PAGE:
Juraj Herz, Czechoslovakia, 1969, 95 min.
A rising political death cult entangles with personal morbidity in Juraj Herz’s deeply disturbing black comic parable The Cremator, set in 1930s Prague, where Nazi ideology hangs in the air as thick as the charnel fumes over the crematorium run by the troubled Karel Kopfrkingl (Rudolf Hrušínský in a skin-crawling performance). Adapting Ladislav Fuks’ novel with the author and utilizing the estimable talents of cinematographer Stanislav Milota, Herz connects the Czechoslovak New Wave groundswell to the legacy of German Expressionism in this macabre and harrowing work of psychological and social breakdown, banned after its 1969 debut only to re-emerge and garner deserved praise as a masterwork twenty years later after the crumbling of the Czechoslovak communist system.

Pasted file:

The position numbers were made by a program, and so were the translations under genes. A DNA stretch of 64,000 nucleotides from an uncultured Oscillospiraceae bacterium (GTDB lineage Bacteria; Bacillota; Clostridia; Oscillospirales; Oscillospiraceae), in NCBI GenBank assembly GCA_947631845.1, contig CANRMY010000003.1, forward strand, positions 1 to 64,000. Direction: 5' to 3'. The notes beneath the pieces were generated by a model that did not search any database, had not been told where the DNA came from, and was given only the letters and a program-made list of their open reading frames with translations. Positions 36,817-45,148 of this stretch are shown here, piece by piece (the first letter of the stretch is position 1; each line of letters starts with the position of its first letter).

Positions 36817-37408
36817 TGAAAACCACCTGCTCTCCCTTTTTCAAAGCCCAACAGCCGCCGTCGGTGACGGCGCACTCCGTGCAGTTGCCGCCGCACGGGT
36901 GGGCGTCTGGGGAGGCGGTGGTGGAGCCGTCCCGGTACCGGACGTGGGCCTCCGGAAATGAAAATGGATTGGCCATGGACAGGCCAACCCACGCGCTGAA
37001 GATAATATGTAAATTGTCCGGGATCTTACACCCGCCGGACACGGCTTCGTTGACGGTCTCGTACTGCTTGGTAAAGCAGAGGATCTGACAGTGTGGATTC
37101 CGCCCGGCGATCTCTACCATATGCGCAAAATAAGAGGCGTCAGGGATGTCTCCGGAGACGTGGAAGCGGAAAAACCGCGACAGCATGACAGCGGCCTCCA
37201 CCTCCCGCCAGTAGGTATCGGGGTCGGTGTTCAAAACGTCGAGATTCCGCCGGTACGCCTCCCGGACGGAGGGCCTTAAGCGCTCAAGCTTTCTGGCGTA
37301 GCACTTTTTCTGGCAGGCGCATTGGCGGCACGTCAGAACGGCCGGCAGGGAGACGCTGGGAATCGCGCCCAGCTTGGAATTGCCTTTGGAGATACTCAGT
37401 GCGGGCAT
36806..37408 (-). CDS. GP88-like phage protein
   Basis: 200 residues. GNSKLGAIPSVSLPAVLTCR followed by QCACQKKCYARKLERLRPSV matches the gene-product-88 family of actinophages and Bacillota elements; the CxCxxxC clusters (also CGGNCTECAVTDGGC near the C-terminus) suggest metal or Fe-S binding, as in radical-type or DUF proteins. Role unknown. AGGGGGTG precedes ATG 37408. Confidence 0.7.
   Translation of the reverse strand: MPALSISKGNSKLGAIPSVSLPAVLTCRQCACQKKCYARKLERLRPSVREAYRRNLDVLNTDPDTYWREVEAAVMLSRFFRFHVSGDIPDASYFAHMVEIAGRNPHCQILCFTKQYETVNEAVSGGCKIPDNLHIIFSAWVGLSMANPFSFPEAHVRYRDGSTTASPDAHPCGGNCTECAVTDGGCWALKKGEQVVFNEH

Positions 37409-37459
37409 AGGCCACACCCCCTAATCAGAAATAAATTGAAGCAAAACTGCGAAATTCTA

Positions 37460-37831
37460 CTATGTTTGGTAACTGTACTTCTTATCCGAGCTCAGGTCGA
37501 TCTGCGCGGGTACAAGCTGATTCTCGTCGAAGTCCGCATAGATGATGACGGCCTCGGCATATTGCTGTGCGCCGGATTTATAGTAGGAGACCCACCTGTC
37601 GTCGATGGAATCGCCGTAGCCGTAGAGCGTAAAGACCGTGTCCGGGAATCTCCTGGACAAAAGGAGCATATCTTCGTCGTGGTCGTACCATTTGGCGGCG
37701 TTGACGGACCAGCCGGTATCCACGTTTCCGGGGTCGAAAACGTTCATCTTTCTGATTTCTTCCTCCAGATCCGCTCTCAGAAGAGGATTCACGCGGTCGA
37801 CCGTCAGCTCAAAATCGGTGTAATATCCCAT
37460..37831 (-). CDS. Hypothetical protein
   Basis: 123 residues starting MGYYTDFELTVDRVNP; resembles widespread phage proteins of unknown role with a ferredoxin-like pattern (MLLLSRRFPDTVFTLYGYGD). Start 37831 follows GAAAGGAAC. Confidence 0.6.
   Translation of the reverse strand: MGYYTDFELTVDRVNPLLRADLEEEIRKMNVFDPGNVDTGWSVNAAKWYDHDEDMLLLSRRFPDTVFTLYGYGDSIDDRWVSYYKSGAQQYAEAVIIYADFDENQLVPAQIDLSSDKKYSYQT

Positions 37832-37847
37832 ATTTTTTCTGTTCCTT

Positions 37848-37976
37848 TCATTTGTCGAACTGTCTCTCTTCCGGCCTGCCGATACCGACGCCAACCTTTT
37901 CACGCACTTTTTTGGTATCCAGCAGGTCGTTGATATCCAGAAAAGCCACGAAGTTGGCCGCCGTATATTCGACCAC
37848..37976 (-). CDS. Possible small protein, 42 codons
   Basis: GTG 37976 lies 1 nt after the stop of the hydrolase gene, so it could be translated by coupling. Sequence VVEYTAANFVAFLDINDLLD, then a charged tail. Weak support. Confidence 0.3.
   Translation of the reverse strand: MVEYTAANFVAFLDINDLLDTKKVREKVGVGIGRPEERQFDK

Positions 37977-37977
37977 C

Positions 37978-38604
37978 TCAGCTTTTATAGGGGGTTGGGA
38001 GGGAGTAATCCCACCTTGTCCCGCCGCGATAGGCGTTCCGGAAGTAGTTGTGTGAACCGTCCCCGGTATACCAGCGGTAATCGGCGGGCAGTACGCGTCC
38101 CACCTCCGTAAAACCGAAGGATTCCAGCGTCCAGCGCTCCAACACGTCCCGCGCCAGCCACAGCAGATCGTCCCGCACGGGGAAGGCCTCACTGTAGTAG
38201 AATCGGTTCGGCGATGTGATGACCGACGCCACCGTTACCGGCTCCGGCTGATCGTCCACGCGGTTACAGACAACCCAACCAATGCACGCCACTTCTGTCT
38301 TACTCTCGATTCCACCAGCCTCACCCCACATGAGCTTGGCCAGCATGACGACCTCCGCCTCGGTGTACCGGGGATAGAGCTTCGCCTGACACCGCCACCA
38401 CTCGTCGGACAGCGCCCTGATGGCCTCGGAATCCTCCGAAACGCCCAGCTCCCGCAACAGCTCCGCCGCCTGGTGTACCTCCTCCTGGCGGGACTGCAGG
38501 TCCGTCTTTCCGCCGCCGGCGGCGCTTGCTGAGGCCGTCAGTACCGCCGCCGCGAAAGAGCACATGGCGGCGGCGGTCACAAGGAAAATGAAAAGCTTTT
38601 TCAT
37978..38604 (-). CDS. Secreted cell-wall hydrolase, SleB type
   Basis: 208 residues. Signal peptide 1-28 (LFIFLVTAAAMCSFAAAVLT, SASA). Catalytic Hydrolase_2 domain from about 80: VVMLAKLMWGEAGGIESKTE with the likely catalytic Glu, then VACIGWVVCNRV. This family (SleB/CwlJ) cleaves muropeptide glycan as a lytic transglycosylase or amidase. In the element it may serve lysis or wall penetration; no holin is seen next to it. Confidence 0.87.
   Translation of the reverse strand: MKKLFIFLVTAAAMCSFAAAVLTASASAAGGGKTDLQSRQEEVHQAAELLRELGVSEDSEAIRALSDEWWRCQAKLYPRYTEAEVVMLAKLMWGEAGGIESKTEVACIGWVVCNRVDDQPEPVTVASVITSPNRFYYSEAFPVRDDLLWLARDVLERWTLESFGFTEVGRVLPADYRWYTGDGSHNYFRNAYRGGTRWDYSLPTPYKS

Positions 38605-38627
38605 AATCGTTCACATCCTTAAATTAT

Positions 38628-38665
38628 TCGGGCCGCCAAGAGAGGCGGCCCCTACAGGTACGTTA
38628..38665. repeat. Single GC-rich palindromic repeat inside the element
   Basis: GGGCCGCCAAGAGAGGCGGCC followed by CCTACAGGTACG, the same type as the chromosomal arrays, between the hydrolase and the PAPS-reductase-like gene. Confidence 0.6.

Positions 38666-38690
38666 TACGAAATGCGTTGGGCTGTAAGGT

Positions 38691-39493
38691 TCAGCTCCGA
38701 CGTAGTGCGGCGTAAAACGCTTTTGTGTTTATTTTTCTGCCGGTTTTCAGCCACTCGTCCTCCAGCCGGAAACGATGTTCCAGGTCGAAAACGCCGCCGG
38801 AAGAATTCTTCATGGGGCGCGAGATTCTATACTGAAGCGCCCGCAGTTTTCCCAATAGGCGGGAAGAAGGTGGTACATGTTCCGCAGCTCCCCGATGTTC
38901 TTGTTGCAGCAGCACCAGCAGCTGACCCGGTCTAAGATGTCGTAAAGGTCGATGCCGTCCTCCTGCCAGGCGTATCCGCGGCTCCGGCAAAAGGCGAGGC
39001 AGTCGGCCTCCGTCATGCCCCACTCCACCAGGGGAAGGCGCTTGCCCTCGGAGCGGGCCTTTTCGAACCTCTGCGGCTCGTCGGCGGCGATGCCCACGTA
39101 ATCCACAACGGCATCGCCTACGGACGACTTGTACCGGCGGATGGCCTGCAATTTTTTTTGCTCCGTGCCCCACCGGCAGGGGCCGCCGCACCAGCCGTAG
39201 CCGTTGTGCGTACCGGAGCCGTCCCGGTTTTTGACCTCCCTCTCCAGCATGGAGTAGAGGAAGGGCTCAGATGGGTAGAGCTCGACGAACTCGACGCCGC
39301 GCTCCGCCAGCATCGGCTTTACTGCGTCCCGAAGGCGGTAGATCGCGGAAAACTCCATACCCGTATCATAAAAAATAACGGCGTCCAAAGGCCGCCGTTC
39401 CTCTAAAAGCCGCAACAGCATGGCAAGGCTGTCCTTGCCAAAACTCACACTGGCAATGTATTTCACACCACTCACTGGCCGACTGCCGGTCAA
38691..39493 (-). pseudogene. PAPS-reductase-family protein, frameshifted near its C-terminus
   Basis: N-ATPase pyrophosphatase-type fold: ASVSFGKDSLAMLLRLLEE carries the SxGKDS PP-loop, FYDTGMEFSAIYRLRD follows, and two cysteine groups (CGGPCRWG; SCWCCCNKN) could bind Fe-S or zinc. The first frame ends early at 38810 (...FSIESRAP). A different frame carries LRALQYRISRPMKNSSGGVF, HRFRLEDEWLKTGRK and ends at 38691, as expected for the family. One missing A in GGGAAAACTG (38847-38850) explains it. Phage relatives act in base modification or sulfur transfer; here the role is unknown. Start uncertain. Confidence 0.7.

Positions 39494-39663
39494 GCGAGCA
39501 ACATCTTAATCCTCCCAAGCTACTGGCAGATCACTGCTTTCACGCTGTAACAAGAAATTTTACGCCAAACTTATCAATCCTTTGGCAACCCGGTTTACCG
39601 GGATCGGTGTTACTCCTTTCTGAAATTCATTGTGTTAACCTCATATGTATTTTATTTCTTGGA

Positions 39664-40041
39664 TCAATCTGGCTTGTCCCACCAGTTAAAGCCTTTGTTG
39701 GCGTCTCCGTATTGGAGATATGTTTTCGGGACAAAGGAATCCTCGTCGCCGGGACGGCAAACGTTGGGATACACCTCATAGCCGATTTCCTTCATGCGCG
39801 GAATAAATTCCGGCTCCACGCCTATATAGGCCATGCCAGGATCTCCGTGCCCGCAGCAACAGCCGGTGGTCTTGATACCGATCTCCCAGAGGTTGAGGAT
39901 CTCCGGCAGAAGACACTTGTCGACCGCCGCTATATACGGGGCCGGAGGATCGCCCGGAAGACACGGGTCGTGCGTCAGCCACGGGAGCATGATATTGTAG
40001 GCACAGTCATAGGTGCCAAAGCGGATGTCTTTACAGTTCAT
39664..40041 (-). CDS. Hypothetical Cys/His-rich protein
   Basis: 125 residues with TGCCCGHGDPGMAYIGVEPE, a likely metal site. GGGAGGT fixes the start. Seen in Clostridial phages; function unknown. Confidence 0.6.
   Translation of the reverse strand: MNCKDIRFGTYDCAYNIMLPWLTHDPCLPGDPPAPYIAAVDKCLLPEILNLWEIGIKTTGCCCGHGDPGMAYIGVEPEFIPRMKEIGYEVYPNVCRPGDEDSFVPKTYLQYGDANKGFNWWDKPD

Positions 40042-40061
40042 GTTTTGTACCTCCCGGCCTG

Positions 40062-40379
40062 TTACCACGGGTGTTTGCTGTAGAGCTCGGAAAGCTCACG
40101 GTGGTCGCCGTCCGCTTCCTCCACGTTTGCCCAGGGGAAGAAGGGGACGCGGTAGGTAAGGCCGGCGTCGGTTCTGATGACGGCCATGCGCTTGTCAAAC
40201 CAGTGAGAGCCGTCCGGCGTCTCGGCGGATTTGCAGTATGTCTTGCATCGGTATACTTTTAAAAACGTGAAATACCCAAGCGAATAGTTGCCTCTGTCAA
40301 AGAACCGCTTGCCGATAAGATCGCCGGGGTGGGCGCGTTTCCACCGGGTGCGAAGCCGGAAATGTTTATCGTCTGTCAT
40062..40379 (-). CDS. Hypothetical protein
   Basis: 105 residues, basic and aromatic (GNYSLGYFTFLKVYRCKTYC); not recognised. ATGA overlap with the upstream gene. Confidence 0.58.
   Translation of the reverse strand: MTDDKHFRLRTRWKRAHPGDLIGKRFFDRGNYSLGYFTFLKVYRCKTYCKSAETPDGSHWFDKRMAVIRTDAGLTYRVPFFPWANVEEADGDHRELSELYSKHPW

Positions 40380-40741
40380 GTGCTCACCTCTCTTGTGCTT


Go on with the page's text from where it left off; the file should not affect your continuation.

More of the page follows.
A Janus Films release. New digital restoration undertaken by Karlovy Vary IFF, UPP and Soundsquare in collaboration with the National Film Archive and the State Film Fund. Made possible by a generous donation from Mr. and Mrs. Kučera.